Sanders was part of the wave of migrants who made up the backbone of these movements, first moving to Vermont in 1964. Perhaps inspired by his formative months volunteering at an Israeli kibbutz after graduating college — “a utopian form of existence,” Sanders had reportedly said — he and his then-wife bought eighty-five acres of rural Vermont for $2,500, turning an old sugarhouse into a cabin with no running water or electricity.
“He was sort of a back-to-the-lander,” says Terry Bouricius, who would go on to become one of his key political allies. “He settled in the most rural part of northeast kingdom to try and do farming and stuff. It didn’t work out.”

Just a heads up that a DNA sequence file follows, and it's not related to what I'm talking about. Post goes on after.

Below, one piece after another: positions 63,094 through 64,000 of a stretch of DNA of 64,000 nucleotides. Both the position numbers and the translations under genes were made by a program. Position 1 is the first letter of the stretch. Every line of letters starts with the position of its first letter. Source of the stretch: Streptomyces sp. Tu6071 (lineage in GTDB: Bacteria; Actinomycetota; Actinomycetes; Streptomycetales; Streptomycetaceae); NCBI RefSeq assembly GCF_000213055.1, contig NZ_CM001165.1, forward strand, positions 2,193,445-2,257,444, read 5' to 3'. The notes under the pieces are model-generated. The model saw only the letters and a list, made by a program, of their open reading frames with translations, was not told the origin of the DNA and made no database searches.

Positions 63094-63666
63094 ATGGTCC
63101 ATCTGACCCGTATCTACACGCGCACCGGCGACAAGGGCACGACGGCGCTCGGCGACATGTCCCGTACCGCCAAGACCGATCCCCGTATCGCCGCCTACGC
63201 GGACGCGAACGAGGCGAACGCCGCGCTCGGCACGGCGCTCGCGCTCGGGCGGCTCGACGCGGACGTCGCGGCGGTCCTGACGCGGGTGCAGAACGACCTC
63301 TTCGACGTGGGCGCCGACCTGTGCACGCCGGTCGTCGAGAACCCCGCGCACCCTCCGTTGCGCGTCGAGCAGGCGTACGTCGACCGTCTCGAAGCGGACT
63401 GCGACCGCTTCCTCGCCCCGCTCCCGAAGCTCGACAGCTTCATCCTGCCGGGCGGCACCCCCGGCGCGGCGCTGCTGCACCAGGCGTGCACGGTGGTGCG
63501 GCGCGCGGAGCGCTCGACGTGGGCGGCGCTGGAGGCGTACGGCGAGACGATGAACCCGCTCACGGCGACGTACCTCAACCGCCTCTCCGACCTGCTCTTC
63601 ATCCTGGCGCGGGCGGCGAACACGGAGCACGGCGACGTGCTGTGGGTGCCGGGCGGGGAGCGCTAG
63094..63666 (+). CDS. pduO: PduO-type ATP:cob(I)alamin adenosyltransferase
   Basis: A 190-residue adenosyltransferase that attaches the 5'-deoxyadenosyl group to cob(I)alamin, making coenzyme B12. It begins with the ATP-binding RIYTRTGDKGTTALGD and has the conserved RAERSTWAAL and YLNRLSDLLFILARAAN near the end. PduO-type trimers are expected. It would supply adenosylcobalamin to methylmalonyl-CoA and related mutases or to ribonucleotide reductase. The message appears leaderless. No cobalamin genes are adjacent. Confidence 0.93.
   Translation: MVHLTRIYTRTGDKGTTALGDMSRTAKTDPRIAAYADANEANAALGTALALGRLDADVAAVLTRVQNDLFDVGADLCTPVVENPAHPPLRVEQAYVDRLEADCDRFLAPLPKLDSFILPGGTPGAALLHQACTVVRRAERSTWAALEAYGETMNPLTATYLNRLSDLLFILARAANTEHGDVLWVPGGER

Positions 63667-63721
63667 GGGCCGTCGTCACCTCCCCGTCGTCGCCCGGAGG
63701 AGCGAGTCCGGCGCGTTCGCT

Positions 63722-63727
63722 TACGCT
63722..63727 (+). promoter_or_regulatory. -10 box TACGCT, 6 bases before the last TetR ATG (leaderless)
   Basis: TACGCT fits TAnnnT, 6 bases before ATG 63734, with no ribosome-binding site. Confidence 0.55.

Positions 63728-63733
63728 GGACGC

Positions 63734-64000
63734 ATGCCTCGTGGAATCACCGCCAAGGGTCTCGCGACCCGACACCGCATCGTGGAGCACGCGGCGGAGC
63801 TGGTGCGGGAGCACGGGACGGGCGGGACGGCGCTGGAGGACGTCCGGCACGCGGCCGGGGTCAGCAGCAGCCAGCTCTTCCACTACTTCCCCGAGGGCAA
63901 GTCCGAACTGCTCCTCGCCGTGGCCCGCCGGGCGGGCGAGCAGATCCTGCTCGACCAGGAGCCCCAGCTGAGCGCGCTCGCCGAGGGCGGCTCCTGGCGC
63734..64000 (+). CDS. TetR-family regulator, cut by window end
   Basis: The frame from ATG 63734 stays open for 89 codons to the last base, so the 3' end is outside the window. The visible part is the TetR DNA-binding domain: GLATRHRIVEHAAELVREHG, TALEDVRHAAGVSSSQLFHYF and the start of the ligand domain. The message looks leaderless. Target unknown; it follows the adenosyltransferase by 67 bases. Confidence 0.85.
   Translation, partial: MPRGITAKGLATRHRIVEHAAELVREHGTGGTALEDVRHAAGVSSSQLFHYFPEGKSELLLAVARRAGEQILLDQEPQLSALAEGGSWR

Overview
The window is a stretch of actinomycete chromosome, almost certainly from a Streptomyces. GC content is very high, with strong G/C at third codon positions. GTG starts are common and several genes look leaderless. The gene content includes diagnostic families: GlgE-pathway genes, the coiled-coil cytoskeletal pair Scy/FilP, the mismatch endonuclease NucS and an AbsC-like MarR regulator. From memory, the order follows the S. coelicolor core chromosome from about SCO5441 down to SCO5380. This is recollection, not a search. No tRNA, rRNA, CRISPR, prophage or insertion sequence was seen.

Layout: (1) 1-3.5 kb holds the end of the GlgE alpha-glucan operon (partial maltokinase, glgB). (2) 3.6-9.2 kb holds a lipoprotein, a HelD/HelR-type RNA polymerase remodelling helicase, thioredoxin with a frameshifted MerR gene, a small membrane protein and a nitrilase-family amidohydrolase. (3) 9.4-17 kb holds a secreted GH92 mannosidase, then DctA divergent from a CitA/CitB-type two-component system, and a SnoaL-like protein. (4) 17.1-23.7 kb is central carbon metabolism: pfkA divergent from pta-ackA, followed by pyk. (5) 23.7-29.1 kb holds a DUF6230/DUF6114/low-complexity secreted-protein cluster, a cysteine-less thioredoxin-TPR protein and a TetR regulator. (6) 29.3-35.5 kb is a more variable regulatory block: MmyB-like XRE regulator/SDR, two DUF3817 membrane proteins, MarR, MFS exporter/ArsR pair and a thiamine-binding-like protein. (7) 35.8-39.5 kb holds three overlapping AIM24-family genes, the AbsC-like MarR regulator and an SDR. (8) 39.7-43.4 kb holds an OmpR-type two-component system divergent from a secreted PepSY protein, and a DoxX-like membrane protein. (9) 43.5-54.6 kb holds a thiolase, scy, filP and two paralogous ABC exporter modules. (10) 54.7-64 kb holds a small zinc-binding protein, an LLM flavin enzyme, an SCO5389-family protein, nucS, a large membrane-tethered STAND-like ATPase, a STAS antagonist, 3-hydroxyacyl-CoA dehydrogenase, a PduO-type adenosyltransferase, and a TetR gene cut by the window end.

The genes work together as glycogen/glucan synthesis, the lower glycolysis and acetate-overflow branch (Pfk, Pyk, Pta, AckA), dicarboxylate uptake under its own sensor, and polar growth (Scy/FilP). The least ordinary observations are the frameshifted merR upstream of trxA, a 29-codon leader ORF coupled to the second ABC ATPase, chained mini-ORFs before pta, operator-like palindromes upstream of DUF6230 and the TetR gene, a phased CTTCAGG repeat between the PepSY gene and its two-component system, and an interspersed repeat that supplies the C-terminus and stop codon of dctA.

Bouricius, who had moved to Middlebury for college, first met Sanders in a lecture hall in 1972 during the 1972 gubernatorial campaign. Sanders was, he recalled, the opposite of a typical candidate: untucked shirt, wild hair, and a thick Brooklyn accent “more typical of a New York street vendor selling soft pretzels than a Vermont politician.” By this point, Sanders had departed Vermont for a spell, divorced, sold his stake in the property to his ex-wife, fathered a son, and settled in Burlington.
The two wouldn’t cross paths again until a few years later, when Bouricius joined Liberty Union. In 1976, as Sanders embarked on what would be his final campaign for the party, again for governor, Bouricius split his time between running his own race for state senate and working on Sanders’s run. They crisscrossed the state in Sanders’s beat-up Volkswagen, Bouricius at the wheel and Sanders drafting speeches and press statements on one of his many stacks of yellow legal pads, going from town to town and doing interviews at local radio stations.